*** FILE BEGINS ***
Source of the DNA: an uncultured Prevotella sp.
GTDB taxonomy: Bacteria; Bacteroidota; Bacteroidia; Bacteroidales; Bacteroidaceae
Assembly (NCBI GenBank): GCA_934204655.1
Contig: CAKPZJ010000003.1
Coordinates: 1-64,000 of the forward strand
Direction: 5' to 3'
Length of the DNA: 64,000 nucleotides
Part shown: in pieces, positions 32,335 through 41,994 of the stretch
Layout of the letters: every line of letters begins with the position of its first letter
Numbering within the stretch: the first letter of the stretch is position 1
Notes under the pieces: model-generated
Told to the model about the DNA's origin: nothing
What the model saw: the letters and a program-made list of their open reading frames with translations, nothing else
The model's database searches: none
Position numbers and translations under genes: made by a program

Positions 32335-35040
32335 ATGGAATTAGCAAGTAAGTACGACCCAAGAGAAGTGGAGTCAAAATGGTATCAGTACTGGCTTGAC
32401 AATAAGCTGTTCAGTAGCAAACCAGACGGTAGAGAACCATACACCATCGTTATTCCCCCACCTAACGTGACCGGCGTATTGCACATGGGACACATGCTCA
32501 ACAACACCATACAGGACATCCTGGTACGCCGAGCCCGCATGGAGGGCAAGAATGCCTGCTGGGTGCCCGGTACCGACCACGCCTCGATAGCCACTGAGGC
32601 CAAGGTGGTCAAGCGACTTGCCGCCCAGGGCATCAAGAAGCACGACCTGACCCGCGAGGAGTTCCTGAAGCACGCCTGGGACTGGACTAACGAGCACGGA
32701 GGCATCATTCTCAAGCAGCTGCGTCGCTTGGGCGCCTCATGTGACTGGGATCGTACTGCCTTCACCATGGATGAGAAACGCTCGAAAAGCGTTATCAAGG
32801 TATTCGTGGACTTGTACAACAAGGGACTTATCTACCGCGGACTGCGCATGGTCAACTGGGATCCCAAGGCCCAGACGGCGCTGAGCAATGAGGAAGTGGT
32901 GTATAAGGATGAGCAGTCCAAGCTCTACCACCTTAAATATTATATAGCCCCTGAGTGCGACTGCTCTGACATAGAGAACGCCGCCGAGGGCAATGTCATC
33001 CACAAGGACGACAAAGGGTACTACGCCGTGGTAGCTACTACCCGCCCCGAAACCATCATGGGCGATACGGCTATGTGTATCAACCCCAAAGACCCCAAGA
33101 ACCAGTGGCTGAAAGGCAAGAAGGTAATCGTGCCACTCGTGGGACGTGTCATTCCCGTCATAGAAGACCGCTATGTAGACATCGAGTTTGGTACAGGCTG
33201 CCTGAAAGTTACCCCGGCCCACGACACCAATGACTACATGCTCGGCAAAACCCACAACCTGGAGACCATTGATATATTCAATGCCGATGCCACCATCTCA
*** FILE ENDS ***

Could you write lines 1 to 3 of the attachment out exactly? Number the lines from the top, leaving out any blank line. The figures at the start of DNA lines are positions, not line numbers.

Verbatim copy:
Source of the DNA: an uncultured Prevotella sp.
GTDB taxonomy: Bacteria; Bacteroidota; Bacteroidia; Bacteroidales; Bacteroidaceae
Assembly (NCBI GenBank): GCA_934204655.1